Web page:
Patterns of advertisement call evolution in toads and chorus frogs

Patterns of advertisement call evolution in toads and chorus frogs Patterns of evolution in the acoustic signals of two groups of anuran amphibians were examined. Call character matrices for clades of Bufo (Bufonidae) and Pseudacris (Hylidae) were derived from analysis of tape-recorded calls, and these call characters were mapped onto phylogenetic trees based on morphological and biochemical data. It was found that the characters that make up a call evolve at different rates. In hylids, characters allied with the morphological aspects of sound production were more conservative than those based on the physiological or behavioural aspects of calling, while in bufonids divergence rates of these character types did not differ. Observed patterns of character change within sets of close relatives suggest a focus for process-oriented research by identifying the origin and direction of important changes in calling behaviour. http://www.deepdyve.com/assets/images/DeepDyve-Logo-lg.png Animal Behaviour Elsevier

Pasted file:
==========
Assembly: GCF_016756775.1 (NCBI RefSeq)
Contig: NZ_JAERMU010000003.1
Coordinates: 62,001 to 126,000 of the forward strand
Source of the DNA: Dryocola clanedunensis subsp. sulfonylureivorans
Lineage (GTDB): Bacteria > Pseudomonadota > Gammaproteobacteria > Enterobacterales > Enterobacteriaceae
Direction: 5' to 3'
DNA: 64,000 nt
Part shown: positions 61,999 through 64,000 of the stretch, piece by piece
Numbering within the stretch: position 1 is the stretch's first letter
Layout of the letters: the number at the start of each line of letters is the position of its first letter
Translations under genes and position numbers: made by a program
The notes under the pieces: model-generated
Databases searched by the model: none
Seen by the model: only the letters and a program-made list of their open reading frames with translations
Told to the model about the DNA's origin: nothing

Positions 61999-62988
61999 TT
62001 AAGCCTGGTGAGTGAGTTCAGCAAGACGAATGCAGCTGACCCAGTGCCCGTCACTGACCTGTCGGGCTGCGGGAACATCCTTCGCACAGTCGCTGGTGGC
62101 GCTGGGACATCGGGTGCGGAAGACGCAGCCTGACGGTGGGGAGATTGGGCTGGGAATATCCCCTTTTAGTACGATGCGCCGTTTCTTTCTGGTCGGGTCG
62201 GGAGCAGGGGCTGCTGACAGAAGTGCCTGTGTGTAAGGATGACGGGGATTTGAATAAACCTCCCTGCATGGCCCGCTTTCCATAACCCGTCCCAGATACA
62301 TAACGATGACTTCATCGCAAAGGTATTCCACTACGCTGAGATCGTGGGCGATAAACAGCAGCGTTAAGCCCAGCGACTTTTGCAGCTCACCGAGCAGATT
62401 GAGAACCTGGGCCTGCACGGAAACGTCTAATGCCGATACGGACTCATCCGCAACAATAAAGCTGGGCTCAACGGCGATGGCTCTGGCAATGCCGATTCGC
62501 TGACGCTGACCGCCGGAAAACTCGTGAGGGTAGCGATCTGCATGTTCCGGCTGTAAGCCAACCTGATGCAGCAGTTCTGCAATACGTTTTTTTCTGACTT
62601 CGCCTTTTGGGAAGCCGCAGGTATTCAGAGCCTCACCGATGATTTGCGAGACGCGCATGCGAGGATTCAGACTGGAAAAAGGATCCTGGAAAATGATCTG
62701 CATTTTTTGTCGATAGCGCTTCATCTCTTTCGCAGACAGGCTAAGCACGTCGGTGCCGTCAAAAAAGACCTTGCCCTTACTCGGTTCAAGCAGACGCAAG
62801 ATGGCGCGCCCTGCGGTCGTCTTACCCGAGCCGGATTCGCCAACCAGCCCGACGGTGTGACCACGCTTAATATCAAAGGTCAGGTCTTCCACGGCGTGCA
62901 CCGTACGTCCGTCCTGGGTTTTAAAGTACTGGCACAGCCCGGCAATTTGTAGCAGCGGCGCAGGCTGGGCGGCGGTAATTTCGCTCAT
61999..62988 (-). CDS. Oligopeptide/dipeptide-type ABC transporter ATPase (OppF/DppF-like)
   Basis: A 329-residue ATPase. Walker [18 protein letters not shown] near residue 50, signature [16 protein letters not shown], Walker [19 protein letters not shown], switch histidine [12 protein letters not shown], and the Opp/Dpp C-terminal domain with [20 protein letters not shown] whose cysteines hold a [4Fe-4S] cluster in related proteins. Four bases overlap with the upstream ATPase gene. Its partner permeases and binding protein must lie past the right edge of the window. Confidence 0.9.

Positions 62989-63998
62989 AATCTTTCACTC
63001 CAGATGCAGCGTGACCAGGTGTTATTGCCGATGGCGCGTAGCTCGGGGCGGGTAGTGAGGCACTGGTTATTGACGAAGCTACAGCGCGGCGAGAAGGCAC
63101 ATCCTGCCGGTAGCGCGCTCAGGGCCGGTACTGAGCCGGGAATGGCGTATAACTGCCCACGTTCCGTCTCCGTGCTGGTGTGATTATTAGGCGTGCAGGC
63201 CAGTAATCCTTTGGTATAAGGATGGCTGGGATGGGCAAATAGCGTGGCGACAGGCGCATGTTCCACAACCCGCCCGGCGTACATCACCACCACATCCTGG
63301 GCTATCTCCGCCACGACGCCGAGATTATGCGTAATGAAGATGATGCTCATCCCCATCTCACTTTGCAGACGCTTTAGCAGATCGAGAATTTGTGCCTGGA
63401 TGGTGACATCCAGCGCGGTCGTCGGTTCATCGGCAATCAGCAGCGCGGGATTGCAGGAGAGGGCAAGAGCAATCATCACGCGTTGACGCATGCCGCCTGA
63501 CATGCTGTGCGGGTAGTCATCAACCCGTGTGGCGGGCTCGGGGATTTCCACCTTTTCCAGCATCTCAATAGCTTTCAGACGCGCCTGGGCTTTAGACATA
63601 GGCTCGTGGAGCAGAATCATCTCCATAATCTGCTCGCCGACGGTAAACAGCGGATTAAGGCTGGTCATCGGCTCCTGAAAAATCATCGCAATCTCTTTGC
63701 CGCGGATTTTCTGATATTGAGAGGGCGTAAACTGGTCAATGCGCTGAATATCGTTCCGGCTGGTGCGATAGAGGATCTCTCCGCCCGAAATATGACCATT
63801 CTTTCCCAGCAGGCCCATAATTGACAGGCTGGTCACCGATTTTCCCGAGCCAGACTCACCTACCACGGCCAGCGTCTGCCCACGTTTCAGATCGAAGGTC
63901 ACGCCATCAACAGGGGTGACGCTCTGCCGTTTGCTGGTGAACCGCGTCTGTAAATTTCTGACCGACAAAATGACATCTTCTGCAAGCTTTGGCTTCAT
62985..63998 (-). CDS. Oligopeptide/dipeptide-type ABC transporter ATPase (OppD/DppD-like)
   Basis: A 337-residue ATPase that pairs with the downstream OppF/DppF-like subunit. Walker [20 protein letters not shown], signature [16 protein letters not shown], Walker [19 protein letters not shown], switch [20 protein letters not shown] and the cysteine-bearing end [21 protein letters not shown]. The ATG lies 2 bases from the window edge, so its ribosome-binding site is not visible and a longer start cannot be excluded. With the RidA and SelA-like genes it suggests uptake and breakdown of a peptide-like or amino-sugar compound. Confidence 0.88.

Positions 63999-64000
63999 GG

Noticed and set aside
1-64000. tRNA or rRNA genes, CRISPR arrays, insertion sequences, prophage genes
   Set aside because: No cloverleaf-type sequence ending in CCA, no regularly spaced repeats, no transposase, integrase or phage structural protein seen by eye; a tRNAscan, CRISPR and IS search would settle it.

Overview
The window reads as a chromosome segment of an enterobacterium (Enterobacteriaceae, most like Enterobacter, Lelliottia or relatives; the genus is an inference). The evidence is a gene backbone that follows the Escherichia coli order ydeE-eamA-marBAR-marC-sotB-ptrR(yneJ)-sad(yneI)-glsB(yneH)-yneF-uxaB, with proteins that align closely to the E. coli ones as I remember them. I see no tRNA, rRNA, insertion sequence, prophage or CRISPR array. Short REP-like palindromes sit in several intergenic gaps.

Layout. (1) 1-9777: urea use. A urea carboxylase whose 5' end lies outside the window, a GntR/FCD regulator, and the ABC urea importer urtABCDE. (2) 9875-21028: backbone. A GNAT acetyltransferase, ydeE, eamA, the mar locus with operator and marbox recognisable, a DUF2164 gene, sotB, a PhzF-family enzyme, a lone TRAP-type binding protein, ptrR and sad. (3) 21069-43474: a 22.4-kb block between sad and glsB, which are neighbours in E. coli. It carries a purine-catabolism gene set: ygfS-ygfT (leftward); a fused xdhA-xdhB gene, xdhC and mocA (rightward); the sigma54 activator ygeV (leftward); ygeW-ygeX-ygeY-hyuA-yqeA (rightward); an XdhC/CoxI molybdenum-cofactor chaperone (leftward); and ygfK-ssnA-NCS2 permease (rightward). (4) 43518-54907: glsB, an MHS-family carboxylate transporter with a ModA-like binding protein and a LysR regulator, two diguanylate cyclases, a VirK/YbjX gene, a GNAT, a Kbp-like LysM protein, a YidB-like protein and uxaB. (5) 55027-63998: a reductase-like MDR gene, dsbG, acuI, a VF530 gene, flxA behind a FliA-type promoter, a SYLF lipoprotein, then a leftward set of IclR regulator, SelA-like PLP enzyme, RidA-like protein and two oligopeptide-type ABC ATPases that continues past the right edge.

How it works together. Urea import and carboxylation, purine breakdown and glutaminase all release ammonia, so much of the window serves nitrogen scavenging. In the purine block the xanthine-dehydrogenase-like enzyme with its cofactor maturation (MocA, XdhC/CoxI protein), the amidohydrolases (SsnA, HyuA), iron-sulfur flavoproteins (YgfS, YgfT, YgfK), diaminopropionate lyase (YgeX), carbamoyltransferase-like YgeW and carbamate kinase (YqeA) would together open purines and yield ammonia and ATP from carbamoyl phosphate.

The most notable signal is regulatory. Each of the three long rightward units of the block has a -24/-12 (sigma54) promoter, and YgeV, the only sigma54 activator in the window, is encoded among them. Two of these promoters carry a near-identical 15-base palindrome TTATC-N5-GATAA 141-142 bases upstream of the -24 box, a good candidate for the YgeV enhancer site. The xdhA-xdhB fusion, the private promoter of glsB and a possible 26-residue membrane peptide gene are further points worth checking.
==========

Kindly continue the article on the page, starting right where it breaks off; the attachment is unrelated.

Patterns of advertisement call evolution in toads and chorus frogs

Animal Behaviour, Volume 49 (2) – Feb 1, 1995

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Publisher
Elsevier
Copyright
Copyright © 1995 Elsevier Ltd
ISSN
0003-3472
eISSN
1095-8282
DOI
10.1006/anbe.1995.0043
Publisher site
See Article on Publisher Site

Abstract

Patterns of evolution in the acoustic signals of two groups of anuran amphibians were examined. Call character matrices for clades of Bufo (Bufonidae) and Pseudacris (Hylidae) were derived from analysis of tape-recorded calls, and these call characters were mapped onto phylogenetic trees based on morphological and biochemical data. It was found that the characters that make up a call evolve at different rates. In hylids, characters allied with the morphological aspects of sound production were more conservative than those based on the physiological or behavioural aspects of calling, while in bufonids divergence rates of these character types did not differ. Observed patterns of character change within sets of close relatives suggest a focus for process-oriented research by identifying the origin and direction of important changes in calling behaviour.

Journal

Animal BehaviourElsevier

Published: Feb 1, 1995

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